Autism Nutritionists Nashville TN

Local resource for autism nutritionists in Nashville. Includes detailed information on local businesses that provide access to dietitian, nutritionist, and information on autism, autism in children, autism symptoms, curing autism, autistic diets, autism diagnosis, as well as advice and content on autism and diet.

Paige Adams,MSN, FNP, B-C
(615) 331-1973
1028 B 18th Avenue South
Nashville, TN
Support Services
Biomedical Intervention, Compounding Pharmacies, DAN! Doctors, DAN! Pediatrics, Doctor Referrals, Doctors, General, Doctors, Naturopathic / Homeopathy, Helpful Websites, Hyperbaric Oxygen Providers, Hyperbaric Oxygen Treatment (HBOT), Medical, Nutritional Counseling, Nutritional Counseling, Other, Products/Stores, Therapy Providers, Training/Seminars, Vaccine Awareness, Vaccines
Ages Supported
Preschool,Kindergarten,1-5 Grade,6-8 Grade,9-10 Grade,11-12 Grade,Adult

Data Provided By:
Vanderbilt Kennedy Treatment and Research Institute for Autism Spectrum Disorders (TRIAD)
(615) 936-1705
Peabody Box 92, 230 Appleton Place
Nashville, TN
Support Services
Camps, Psychological Counseling, Research, Research, Summer Camp/ESY, Training/Seminars
Ages Supported
Preschool,Kindergarten,1-5 Grade,6-8 Grade,9-10 Grade,11-12 Grade

Data Provided By:
Tennessee Disability Training Network
(800) 640-4636
Vanderbilt University, Box 40, Peabody College
Nashville, TN
Support Services
Training/Seminars

Data Provided By:
John F. Kennedy Center
(615) 322-8240
PO Box 40, Peabody College of Vanderbilt University
Nashville, TN
Support Services
Disability Advocacy, Other, Training/Seminars

Data Provided By:
Department of Special Education
(61 The Tennessee Department of Education, Divi
5th Floor - Andrew Johnson Tower
Nashville, TN
Support Services
Government/State Agency

Data Provided By:
Beyond the Limits, An Autism Resource Connection
(615) 870-7819
P.O. Box 63
Hendersonville, TN
Support Services
DAN! Pediatrics, Disability Advocacy, Marriage & Family Counseling, Nutritional Counseling, Support Group Meetings, Support Organization, Training/Seminars
Ages Supported
Preschool,Kindergarten,1-5 Grade,6-8 Grade,9-10 Grade,11-12 Grade,Adult

Data Provided By:
Tennessee Voices-Middle TN
(615) 269-7751
1315 8th Avenue South
Nashville, TN
Support Services
Disability Advocacy

Data Provided By:
Rose Music Group
(615) 736-5103
23 Music Square East
Nashville, TN
Support Services
Music Therapy
Ages Supported
Preschool,6-8 Grade,Adult

Data Provided By:
Tennessee Department of Commerce and Insurance
(615) 741-2241
500 James Robertson Parkway, Davy Crockett Tower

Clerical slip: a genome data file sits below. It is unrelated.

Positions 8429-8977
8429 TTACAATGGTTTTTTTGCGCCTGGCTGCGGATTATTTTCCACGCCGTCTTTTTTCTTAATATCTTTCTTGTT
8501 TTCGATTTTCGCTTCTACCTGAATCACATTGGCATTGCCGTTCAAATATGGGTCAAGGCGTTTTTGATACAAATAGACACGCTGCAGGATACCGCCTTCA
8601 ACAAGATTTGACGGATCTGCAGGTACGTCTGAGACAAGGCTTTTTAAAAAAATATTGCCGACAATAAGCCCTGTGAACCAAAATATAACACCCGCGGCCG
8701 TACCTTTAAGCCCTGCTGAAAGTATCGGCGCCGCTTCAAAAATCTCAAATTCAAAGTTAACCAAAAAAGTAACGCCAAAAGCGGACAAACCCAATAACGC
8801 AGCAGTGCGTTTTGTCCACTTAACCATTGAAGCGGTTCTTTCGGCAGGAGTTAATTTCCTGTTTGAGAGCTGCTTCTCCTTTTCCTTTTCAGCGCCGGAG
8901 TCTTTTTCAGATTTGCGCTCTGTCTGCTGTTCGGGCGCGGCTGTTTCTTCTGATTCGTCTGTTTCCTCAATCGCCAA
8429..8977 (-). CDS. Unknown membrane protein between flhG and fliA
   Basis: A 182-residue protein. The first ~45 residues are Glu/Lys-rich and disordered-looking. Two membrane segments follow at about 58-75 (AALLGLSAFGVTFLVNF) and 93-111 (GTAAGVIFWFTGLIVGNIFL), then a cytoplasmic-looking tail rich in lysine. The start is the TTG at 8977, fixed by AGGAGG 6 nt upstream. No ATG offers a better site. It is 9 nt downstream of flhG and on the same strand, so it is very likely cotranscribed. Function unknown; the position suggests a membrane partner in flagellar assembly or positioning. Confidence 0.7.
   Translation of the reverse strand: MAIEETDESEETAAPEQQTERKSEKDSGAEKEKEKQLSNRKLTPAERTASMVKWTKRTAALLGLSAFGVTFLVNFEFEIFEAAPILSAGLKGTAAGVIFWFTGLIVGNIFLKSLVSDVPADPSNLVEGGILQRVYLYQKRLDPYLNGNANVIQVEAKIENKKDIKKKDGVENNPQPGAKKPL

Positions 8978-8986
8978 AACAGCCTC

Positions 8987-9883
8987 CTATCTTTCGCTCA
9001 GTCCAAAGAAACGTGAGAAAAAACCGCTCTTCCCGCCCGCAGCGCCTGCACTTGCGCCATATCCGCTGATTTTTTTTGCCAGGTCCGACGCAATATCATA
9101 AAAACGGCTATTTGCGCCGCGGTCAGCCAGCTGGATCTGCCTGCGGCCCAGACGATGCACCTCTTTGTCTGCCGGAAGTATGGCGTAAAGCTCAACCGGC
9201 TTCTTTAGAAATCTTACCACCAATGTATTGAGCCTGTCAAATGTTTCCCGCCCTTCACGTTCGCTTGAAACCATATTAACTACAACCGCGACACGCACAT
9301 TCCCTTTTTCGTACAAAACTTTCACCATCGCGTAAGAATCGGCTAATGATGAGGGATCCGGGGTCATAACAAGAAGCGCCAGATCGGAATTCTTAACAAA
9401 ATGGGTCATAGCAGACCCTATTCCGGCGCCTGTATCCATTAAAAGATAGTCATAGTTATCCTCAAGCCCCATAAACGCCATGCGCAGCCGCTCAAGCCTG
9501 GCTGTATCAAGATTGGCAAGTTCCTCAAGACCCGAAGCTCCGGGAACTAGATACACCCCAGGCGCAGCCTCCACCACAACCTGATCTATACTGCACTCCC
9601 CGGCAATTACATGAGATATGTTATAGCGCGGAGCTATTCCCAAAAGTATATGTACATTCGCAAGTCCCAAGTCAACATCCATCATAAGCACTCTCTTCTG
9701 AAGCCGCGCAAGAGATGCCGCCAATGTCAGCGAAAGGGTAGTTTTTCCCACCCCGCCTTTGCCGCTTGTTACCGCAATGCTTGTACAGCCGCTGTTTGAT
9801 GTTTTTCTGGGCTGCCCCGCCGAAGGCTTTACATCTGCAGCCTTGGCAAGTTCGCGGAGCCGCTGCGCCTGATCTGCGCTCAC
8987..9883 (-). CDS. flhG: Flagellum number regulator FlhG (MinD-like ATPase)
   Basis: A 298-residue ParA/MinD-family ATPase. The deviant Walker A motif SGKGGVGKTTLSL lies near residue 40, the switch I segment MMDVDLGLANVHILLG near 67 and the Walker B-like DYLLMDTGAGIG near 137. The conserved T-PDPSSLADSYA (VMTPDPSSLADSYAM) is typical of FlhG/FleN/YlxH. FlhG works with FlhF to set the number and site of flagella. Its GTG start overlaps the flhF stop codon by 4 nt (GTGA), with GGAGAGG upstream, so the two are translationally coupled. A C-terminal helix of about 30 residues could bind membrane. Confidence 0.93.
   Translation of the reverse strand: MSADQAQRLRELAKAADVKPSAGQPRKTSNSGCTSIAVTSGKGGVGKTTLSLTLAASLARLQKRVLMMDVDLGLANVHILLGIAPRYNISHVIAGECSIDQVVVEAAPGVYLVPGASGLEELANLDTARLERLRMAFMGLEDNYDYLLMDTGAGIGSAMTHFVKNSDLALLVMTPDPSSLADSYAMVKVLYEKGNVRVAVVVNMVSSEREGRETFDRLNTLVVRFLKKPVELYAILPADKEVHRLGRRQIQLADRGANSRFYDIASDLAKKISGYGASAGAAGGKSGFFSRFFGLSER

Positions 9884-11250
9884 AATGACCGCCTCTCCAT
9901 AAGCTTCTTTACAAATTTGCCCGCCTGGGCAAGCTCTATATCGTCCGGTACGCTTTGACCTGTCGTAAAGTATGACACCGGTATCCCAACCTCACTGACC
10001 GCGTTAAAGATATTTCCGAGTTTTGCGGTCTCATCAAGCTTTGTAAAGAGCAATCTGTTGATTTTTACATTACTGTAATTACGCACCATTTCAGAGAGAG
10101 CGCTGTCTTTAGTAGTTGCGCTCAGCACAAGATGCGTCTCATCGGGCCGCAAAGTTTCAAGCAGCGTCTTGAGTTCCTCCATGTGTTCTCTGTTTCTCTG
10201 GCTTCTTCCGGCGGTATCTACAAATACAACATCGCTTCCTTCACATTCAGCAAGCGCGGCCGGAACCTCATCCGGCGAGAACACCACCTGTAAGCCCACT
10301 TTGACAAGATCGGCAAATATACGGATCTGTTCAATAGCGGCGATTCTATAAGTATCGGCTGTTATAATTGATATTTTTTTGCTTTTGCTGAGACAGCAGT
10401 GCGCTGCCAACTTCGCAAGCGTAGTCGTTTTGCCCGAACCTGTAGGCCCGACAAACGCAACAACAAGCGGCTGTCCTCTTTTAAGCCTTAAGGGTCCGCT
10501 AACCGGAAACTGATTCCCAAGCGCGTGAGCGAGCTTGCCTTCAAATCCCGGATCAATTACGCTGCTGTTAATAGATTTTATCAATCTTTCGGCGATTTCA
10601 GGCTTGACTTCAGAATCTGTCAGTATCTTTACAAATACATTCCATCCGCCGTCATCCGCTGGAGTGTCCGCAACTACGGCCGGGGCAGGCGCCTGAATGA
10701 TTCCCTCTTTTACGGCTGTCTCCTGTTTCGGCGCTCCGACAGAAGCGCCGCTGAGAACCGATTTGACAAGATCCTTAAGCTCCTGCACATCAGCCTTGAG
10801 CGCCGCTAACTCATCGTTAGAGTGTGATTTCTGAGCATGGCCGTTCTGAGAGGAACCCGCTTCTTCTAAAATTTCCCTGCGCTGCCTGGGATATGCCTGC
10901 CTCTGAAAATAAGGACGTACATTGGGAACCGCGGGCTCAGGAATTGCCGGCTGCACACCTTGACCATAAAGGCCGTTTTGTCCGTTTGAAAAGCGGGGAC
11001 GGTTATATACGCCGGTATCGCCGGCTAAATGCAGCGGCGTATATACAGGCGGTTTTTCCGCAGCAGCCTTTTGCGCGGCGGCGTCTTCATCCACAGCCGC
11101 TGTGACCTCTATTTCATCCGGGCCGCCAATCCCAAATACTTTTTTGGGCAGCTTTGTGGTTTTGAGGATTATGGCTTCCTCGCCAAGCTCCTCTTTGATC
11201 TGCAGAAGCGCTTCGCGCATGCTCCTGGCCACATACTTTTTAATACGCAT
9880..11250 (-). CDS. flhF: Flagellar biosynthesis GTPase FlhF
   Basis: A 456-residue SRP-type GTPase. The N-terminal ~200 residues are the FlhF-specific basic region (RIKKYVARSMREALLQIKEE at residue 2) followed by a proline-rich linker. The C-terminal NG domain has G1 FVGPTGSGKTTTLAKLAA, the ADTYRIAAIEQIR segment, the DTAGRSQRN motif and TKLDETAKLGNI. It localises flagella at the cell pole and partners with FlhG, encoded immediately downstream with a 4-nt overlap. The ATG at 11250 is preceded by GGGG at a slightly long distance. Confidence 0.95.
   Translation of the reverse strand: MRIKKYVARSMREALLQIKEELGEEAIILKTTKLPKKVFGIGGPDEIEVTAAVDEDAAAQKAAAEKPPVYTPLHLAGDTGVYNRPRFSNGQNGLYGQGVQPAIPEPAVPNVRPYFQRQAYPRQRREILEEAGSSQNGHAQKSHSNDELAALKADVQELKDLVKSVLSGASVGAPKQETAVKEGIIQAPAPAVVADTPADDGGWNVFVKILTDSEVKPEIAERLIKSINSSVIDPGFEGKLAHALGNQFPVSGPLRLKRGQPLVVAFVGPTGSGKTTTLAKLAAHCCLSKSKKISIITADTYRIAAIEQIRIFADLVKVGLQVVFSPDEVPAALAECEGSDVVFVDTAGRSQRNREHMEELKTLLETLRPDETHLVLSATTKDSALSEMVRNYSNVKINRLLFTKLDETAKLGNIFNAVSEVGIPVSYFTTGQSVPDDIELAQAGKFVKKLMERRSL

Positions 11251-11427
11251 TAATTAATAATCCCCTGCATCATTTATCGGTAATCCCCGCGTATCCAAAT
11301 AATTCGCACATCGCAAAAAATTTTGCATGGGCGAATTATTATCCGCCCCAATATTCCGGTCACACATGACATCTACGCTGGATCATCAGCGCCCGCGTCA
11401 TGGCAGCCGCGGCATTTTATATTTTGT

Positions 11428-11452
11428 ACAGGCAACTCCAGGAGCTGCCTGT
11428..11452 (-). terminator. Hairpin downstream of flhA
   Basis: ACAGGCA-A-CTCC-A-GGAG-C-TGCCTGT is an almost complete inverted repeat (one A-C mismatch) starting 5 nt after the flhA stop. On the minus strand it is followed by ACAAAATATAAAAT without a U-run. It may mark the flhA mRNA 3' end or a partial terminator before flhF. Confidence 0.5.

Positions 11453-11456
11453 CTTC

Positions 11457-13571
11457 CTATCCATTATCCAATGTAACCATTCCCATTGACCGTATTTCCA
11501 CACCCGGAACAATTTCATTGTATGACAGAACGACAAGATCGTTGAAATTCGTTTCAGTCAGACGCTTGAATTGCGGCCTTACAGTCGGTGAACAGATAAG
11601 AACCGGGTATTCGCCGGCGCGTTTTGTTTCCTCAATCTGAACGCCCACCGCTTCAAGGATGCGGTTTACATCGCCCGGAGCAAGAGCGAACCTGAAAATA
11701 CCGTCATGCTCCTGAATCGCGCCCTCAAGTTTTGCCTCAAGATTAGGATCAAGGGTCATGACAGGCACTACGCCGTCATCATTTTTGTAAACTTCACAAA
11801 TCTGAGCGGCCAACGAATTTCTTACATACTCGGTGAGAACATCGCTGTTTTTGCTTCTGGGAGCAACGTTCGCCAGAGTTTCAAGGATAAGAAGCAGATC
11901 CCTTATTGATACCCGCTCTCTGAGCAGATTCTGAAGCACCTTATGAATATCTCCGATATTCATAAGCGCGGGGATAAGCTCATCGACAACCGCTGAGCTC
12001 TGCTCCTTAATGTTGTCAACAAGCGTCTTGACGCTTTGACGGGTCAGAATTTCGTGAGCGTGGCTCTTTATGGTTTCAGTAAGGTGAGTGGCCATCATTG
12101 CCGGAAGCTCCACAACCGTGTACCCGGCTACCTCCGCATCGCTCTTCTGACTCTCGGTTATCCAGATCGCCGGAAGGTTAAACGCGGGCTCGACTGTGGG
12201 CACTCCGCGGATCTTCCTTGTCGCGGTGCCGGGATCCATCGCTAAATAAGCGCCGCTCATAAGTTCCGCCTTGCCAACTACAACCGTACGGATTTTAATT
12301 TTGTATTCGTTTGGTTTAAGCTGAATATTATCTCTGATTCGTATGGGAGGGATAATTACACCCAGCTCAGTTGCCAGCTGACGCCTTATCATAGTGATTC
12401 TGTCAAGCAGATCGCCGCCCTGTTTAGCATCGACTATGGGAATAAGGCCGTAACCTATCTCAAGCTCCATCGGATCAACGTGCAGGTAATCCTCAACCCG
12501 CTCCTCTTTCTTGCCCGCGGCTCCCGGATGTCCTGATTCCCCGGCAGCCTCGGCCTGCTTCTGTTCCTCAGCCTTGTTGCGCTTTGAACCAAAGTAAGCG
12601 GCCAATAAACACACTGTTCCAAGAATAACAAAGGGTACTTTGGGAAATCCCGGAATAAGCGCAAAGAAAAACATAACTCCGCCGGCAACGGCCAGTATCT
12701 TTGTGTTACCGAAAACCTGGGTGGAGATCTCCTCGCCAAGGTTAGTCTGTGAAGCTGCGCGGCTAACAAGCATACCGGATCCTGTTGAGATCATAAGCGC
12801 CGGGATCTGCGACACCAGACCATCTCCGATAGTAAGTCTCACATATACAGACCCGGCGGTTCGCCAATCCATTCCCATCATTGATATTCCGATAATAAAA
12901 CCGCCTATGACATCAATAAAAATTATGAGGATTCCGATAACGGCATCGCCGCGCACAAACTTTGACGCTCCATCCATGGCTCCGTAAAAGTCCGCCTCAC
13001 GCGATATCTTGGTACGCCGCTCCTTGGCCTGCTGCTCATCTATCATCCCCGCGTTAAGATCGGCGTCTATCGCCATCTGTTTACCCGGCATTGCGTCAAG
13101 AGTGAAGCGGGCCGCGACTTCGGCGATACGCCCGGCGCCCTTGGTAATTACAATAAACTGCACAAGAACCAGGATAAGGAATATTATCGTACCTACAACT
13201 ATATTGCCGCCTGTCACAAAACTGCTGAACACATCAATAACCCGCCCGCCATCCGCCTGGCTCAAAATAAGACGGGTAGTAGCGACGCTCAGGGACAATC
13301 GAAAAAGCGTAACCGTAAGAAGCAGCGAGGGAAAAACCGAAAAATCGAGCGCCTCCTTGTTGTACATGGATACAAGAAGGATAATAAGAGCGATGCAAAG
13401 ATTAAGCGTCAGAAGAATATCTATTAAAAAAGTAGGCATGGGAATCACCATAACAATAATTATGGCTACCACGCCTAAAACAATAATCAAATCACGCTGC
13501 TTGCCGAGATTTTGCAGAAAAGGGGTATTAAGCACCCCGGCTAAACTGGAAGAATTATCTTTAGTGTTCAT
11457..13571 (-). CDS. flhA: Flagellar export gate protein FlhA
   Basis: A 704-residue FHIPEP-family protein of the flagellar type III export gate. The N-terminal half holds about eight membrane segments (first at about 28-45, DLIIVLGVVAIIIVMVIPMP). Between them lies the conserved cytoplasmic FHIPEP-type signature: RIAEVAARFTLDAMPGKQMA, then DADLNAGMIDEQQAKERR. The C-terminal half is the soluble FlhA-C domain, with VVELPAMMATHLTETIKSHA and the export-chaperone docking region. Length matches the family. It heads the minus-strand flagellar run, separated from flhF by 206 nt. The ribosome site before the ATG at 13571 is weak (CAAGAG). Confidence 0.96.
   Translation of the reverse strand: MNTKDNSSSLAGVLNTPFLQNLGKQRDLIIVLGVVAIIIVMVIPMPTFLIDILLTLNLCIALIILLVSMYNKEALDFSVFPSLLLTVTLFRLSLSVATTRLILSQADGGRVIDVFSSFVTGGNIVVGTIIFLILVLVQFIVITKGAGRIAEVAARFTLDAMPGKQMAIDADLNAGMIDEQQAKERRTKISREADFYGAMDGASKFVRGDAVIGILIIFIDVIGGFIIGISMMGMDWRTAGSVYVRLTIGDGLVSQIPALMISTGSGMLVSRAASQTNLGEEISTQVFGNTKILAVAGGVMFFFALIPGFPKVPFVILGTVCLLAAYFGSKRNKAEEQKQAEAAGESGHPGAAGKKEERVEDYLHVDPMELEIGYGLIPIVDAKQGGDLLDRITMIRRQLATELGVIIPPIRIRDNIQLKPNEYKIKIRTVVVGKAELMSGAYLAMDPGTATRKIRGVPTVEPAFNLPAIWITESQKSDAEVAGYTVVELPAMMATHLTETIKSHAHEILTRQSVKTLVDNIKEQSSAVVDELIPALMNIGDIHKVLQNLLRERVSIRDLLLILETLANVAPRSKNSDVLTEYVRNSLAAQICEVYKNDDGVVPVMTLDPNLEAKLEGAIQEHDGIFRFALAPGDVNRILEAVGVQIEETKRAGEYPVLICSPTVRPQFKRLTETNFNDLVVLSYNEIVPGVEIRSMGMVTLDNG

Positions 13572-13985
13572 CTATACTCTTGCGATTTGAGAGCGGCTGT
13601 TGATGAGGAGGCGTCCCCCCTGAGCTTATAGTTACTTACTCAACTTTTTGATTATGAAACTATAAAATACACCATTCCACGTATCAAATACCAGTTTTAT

Nashville, TN
Support Services
Government/State Agency, Other

Data Provided By:
Department of Mental Health and Developmental Disabilit
(615) 532-6767
3rd Floor, Cordell Hull Building
Nashville, TN
Support Services
Government/State Agency

Data Provided By:
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Autism And Defining Clinical Nutrition & Wellness

Autism and defining clinical nutrition & wellness

Rosalba Maistoru M.A., BCBA

The field of clinical nutrition has evolved into a practice that is increasingly incorporated into mainstream medical treatment. Clinical nutrition is the study of the relationship between food and the well-being of the body. More specifically, it is the science of nutrients and how they are digested, absorbed, transported, metabolized, stored and discharged by the body. Besides studying how food works in the body, nutritionists are interested in how the environment affects the quality and safety of foods, and how these factors influence health and disease.

It is believed by many reputable scientists, physicians and clinicians that there are generally two things that make people feel sick, toxicity and inflammation. Research over the years has also suggested that there is a real connection between what an individual eats, how they live their life and how they feel. For example, common foods, including nuts, wheat gluten, dairy products, fish, shrimp, soy, bananas, corn and eggs, can trigger allergic inflammatory reactions. If the proteins in these foods are not properly digested, they may create a dysfunction in multiple organ systems, including the brain and the gastrointestinal system. These manifestations are known as food allergies and sensitivities. In children, common symptoms may include frequent ear infections, repeated urinary tract infections and diaper rashes, continuous stuffy/runny nose and colds or upper respiratory infections, dark circles under eyes, hyperactivity or poor attention span. This condition is often seen in many individuals with ASD.